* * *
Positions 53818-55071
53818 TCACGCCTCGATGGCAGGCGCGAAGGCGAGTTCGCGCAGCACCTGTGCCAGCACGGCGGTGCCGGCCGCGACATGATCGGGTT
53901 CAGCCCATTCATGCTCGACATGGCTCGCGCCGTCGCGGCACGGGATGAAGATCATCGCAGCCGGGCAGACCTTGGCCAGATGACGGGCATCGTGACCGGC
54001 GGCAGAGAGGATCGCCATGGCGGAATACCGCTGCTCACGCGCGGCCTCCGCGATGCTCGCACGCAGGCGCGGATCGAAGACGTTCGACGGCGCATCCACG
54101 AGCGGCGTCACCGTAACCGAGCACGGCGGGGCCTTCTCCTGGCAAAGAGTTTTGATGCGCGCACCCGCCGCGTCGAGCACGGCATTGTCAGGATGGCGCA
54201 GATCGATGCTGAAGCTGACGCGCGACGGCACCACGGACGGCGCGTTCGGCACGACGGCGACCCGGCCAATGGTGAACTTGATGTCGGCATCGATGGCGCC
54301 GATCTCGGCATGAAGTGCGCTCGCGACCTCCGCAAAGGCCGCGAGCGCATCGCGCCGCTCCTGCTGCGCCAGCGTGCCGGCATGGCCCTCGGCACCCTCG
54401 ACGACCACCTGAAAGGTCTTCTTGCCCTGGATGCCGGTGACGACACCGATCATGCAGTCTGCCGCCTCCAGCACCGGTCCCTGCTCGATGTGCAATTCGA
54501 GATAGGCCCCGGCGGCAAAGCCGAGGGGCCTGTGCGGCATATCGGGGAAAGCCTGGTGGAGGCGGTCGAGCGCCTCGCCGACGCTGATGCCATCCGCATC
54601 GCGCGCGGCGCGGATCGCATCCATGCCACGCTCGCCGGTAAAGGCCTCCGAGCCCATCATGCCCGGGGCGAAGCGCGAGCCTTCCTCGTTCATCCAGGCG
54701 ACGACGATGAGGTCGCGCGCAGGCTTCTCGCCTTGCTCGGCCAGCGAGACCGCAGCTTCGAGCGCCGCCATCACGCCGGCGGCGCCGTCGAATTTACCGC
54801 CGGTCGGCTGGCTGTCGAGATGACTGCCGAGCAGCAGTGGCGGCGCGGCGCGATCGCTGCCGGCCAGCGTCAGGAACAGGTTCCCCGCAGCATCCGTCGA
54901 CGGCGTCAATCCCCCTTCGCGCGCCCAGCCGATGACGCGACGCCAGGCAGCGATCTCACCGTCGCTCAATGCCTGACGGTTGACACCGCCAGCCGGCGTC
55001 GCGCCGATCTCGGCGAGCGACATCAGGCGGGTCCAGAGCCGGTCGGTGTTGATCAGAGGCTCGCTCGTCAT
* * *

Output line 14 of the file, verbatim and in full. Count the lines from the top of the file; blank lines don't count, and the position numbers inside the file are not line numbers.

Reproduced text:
55001 GCGCCGATCTCGGCGAGCGACATCAGGCGGGTCCAGAGCCGGTCGGTGTTGATCAGAGGCTCGCTCGTCAT